Mouse study explains bacterium's unique role in periodontitis
from National Institutes of Health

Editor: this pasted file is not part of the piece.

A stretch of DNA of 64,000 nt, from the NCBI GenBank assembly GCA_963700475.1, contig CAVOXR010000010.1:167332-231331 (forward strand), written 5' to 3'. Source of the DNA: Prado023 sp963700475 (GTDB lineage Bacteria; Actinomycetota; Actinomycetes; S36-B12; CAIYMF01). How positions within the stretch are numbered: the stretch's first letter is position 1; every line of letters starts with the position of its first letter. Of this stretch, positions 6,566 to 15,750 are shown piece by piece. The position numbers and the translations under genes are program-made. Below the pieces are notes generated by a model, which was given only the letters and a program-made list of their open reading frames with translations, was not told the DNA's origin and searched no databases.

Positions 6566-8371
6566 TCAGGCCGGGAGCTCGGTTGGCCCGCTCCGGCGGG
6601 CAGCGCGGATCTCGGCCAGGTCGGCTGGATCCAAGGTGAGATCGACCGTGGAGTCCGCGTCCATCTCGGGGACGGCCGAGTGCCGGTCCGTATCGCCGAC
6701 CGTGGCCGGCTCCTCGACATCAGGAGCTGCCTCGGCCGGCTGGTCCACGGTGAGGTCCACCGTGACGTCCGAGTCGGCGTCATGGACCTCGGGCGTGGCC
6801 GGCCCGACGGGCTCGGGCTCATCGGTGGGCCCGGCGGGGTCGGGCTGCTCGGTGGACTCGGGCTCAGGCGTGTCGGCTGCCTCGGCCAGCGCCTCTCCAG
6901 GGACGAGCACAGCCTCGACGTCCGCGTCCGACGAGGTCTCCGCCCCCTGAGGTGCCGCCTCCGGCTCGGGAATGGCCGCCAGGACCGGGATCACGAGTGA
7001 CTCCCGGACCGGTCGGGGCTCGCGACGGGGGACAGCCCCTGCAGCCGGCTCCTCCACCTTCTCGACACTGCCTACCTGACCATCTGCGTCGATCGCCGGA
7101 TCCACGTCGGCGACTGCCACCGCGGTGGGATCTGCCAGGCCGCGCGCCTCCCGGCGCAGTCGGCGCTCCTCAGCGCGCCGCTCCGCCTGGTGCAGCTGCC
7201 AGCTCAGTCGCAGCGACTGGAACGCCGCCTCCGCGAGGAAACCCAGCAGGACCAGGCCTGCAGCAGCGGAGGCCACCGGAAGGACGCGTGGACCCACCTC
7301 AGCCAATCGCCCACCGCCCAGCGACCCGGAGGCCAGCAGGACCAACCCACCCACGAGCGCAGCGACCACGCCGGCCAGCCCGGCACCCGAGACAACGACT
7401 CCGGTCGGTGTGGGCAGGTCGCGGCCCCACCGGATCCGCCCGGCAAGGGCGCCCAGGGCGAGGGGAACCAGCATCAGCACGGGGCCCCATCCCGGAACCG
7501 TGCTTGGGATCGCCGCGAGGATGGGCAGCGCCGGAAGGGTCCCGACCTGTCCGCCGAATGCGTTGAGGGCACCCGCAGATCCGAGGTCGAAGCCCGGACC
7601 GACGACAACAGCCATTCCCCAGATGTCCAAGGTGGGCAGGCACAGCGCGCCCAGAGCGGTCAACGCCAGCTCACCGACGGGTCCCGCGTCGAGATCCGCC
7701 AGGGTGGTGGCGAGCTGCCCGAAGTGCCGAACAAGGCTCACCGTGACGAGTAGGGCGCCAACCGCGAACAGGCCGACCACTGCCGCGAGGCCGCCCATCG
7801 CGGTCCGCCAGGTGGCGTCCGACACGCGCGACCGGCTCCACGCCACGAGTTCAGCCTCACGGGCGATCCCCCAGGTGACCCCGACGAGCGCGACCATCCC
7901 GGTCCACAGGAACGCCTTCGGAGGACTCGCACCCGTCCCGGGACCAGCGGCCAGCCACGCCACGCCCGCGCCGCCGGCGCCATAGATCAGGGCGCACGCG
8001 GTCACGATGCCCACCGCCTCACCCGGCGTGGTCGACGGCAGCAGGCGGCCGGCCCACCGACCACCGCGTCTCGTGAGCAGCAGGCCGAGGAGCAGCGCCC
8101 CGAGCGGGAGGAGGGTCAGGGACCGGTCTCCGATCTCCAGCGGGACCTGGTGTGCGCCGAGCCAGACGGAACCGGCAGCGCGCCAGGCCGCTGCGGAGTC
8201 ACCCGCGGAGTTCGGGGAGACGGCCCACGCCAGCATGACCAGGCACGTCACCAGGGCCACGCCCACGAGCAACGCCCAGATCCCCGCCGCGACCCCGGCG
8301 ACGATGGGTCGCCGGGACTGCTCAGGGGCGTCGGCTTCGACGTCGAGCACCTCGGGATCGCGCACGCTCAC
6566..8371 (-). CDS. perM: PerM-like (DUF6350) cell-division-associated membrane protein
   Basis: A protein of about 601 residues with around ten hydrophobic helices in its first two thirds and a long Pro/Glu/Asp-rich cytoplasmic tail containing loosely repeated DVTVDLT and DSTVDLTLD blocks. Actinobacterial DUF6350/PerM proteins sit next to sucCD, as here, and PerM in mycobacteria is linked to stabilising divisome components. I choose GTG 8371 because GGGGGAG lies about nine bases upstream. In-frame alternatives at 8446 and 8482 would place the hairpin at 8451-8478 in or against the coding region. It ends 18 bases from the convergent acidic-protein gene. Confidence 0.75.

Scientists say they have solved in mice the mystery of how an unusual bacterium can trigger the common dental condition periodontitis while residing in low numbers in the space between tooth and gum. The researchers report that the microbe Porphyromonas gingivalis hacks into the front-line immune cells that police the space between tooth and gum, known as the subgingival crevice, and reprograms them to create living conditions more to its microbial liking. As more immune cells are co-opted to follow the wrong program, the usually benign bacterial residents of the subgingival crevice — not P. gingivalis, as long suspected — opportunistically rise up in number, altering their community dynamics and prompting them to infect the tooth's supportive structures, or periodontium.
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